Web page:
You can consult the publications from the WPs of interest to know more about the active standing Experts Groups (e.g. Publications in the Series on the Safety of Manufactured Nanomaterials - OECD) and the current Work Plan of the OECD TGP. It is also possible that other groups of experts will be associated with the scientific development supporting an OECD project. For example, funding to support scientific development may be provided by another organisation (e.g. EU) and as part of this work, a group of experts in the area may be formed to provide advice and support. National groups of relevant stakeholders may also be formed to support the project including financially. All such groups and wider networks can be very useful for the development and ultimate publication of an OECD TG/GD and consideration should be given to such groups, but they should not be confused with the official OECD Expert Groups.
The Ad Hoc Expert Group provides support to the project lead institution(s). The group members provide advice on scientific and technical aspects and broader issues, including regulatory, related to the project and support the development of TG/GDdrafts prior to wider circulation, typically by providing comments. Other WNT and WPMN standing Expert Groups may also provide useful input and advice, especially on the relationship with other related projects.
Forming and then engaging appropriately with the Ad Hoc Expert Group and other OECD standing Expert Groups is a very effective approach to gaining useful expert advice, and input to document drafting and, importantly, help identify key problems at an early stage to ease the overall TG/GD development and acceptance process.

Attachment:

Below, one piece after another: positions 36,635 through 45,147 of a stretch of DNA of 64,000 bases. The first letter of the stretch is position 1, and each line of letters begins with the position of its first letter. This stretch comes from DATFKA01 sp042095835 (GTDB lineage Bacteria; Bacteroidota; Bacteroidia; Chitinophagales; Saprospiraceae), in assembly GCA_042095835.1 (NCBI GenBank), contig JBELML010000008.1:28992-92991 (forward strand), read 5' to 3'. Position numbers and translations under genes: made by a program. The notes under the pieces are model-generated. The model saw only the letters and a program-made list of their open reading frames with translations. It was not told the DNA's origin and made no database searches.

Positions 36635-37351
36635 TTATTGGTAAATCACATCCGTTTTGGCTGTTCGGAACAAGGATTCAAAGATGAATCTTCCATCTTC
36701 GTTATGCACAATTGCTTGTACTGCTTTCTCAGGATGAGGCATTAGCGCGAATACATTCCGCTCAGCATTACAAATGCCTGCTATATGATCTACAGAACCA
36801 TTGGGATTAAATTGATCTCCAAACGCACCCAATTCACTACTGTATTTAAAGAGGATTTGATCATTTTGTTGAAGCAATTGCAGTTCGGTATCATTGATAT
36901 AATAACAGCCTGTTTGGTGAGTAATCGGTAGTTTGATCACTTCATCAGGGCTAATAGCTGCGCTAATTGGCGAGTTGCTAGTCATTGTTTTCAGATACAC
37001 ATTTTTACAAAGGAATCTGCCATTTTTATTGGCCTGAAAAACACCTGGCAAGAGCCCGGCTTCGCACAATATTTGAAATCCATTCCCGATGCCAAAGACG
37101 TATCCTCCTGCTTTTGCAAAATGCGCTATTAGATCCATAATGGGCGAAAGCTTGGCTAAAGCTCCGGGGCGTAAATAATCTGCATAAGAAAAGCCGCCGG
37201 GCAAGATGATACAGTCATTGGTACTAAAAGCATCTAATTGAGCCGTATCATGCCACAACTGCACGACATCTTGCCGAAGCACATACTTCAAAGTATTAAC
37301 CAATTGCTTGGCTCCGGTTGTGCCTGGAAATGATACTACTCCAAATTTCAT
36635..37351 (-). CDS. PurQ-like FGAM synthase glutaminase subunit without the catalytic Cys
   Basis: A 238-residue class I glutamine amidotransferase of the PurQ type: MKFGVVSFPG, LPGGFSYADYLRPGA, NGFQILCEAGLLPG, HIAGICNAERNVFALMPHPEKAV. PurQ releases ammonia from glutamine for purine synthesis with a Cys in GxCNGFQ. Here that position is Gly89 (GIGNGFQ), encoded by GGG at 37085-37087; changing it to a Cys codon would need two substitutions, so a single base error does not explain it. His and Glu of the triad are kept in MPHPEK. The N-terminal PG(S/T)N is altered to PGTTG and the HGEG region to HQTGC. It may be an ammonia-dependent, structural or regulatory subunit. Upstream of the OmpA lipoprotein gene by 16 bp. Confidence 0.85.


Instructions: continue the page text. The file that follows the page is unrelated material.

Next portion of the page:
If your project is proposing minor changes to existing TG/GDs then it may not be necessary to interact with an Ad Hoc Expert Group, relying instead on WNT and other WP members directly or standing Expert Groups to provide input. However, this should be discussed with the Secretariat. Progressing to WNT is a good time to discuss with the OECD TGP Secretariat whether new members are required and whether engagement with WNT would be improved by a further request for members from NCs.
For a new TG/GD-related project introduced at WNT or at other WPs (beforehand if deemed relevant), rather than forming an Expert Group specific to the project an alternative is to use one of the standing Expert Groups, e.g. the SGTA for the WPMN, to present the project to and provide draft SPSFs for comment before advancing to project development phase at OECD. Whether the use of this group or a project-specific group would be best for a specific project can usefully be discussed with the Secretariat of the OECD TGP and the Chair of the relevant standing Expert Group.